David Essex: still rocking on at 60
David Essex was the 70s heartthrob whose poster was on the wall of a generation of teenage girls. Success has followed in musicals and, despite turning 60, he shows no signs of slowing up. JAMES MARSTON talked to him about the past, present and future.
David Essex was the 70s heartthrob whose poster was on the wall of a generation of teenage girls. Success has followed in musicals and, despite turning 60, he shows no signs of slowing up. He talks to JAMES MARSTON about his past, present and future.
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He was a young, tall, handsome gypsy; girls threw knickers at him and the boys hated him for it. Though still a heart-throb for a generation of women who grew up with his posters on their bedroom walls, David Essex, actor, singer and songwriter, this year turned 60.
However, age is just a number and the star who still prompts wistful bouts of teenage nostalgia shows no signs of slowing up - quite the reverse.
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He's undertaking a national tour focussing on his own music, before heading into rehearsals for a major new musical, All The Fun of the Fair, a love-story centring on a fairground folk.
“I'm 60 but I feel like I'm 23,” he of his arrival into a sixth decade. “I didn't really celebrate. My 60th birthday fell on the first day of rehearsals for Aspects of Love.”
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From his home in London's Covent Garden - right in the heart of the capital's theatre district - Essex has been plotting an 2008 as busy has almost every year since he first made a name for himself by impressing American producers to win the lead role of Jesus in the stage musical Godspell in 1971 , aged 23.
“It's a really busy year,” he said. “I've just come out of Aspects of Love after six months and I've been really looking forward to the rock tour. I haven't been on the road for a couple of years so it's nice to get back and play some of the songs from my new album.”
The tour originally included 48 dates, but that's been expanded. “It started out as a 25-date tour but it's grown as these things do. I suppose one day I'll stop saying yes.”
He's planning to play a mixture of songs both from his new album, Happily Ever After, and his numerous past hits. Rather remarkably over the years he's recorded albums and singles that have sold millions of copies worldwide and scored 23 top-30 singles in Britain alone.
His rise to screaming teenage girl fandom began with the release of Rock On in 1974. One of the great glam-rock era pop songs - if you grew up in the 70s you'll remember the tune, even if you haven't heard it in years.
On his first tour of Britain for top promoter Mel Bush, who is now also his manager, mayhem broke loose and Essex achieved a huge fan following which has never deserted him.
Rock On was followed by such diverse hits as Lamplight, Hold Me Close and Gonna Make You A Star. The last two went to number one.
Throughout the UK crowd scenes for his concerts resembled Beatlemania. In many cities - including Norwich - he stopped the traffic when he appeared.
His success spread to the USA where he was nominated for a Grammy award for Rock-On. At the awards ceremony, in front of an audience that included John Lennon, Paul Simon and Aretha Franklin, he joined Sarah Vaughan to sing a tribute and present an award to jazz giant Woody Herman.
Though feted by American TV and radio, homesickness saw him return to Britain where he landed his own series for the BBC and many Top of the Pops. He went on to produce several albums including Imperial Wizard and later Stage Struck and Touching The Ghost.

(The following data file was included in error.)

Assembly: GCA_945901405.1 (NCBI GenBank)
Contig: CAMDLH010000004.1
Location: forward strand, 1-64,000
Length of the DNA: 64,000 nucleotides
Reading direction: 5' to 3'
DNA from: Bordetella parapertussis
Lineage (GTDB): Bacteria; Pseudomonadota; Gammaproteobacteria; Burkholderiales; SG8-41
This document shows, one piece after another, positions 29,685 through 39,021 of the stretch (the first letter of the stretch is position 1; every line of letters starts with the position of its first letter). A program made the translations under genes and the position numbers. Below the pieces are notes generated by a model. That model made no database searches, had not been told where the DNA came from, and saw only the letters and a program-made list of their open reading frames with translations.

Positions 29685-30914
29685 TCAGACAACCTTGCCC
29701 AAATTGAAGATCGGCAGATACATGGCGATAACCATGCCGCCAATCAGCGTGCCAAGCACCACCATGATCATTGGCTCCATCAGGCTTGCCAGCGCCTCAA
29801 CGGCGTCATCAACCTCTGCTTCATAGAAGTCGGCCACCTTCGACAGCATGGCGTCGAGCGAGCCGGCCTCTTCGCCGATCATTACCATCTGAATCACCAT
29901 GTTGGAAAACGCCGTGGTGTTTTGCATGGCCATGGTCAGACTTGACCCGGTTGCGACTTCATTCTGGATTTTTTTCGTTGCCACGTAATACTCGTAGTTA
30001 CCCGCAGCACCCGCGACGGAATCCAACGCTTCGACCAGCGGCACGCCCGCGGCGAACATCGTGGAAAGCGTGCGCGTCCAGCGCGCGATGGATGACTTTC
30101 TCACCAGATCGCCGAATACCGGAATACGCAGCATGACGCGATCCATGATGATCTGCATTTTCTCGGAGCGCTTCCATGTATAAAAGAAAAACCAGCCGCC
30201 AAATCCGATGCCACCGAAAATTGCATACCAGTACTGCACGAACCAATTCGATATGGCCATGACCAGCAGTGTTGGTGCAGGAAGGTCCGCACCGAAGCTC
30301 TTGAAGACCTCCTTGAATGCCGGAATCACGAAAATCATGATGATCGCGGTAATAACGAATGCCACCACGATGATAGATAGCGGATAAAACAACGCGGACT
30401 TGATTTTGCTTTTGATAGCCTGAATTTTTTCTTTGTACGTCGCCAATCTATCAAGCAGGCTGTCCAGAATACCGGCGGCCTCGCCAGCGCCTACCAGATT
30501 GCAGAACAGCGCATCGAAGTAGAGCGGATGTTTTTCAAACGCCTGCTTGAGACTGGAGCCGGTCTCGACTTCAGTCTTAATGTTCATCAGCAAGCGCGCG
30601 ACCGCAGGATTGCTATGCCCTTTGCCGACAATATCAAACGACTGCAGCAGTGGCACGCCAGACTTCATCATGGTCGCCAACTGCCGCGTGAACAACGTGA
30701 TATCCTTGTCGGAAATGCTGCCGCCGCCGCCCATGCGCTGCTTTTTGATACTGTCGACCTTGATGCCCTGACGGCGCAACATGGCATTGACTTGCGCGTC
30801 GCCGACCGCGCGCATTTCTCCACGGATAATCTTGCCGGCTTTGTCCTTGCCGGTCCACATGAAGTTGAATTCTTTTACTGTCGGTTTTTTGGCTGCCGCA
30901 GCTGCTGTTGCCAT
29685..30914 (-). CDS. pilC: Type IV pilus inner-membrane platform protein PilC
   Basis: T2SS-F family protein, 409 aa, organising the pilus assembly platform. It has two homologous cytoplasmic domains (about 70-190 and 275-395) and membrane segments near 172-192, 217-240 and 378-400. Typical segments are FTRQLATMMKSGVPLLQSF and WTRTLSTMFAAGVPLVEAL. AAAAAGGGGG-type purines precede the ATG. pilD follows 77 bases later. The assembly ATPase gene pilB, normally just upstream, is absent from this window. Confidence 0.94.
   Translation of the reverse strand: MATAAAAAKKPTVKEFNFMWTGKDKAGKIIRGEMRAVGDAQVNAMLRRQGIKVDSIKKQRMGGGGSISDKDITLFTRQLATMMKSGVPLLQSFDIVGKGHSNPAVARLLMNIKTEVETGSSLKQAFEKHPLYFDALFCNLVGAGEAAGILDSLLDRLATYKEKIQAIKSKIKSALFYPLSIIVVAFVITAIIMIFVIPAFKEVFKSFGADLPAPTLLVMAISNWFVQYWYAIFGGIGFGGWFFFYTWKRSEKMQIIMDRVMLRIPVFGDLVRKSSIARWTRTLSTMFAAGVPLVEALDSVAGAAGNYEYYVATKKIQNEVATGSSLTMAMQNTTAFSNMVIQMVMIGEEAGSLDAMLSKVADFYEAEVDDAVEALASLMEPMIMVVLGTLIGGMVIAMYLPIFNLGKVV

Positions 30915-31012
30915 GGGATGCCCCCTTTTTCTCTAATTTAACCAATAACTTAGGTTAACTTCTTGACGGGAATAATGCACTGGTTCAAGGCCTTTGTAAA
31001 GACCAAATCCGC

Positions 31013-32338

Never entirely comfortable with his teen idol status, he returned to musical theatre cast as Che in Evita and his own musical, Mutiny!, with Frank Finlay as Captain Bligh to his Fletcher Christian.
He didn't desert music entirely though memorably scoring a major hit with A Winter's Tale, a collaboration with Tim Rice and Mike Batt.
After several months in Aspects of Love, which visited Norwich at the end of last year, he's excited about a return to performing his music. “I write an album most years and its available from my website which is how it's done nowadays.
“A lot of song-writing is quite personal and draws on my own experiences. For example, there is a song on there about my mum who passed away last spring.”
As soon as his tour is over though, Essex will be working on All the Fun of the Fair. “I've always been fascinated by funfairs and the insular world of the showmen that create a world and then pack up and go somewhere else.
“The show is about relationships, but it's not a juke box show. It's quite dark and edgy. I have written it and I'm playing the fairground owner. We are currently looking for an actor to play my son.”
So what's the difference between musical theatre and playing his old hits? “I love the immediacy of a one-night concert and the instant connection with the audience, but I also like developing a character that you can do in a musical.”
t Do you have an unfulfilled ambition?
“I don't think I do really. I've been so lucky in my career.”
t What's the highlight of your career?
“I was just coming out of Godspell. I was getting great reviews, Rock On was number one in America and I was in That'll Be The Day. It all happened in a two week period.”
t What's your most embarrassing moment?
“I can't remember where it was, but I walked on stage once after a few too many brandies and walked straight into the orchestra pit. They put me back on stage and I carried on.”
t Tell us something about yourself which our readers won't know?
“I really like sport and I played football for West Ham when I was a little boy. I also like cricket.”
t What's your diva demand in the dressing room?
“A cup of tea.”
t What car do you drive?
“A X5 BMW”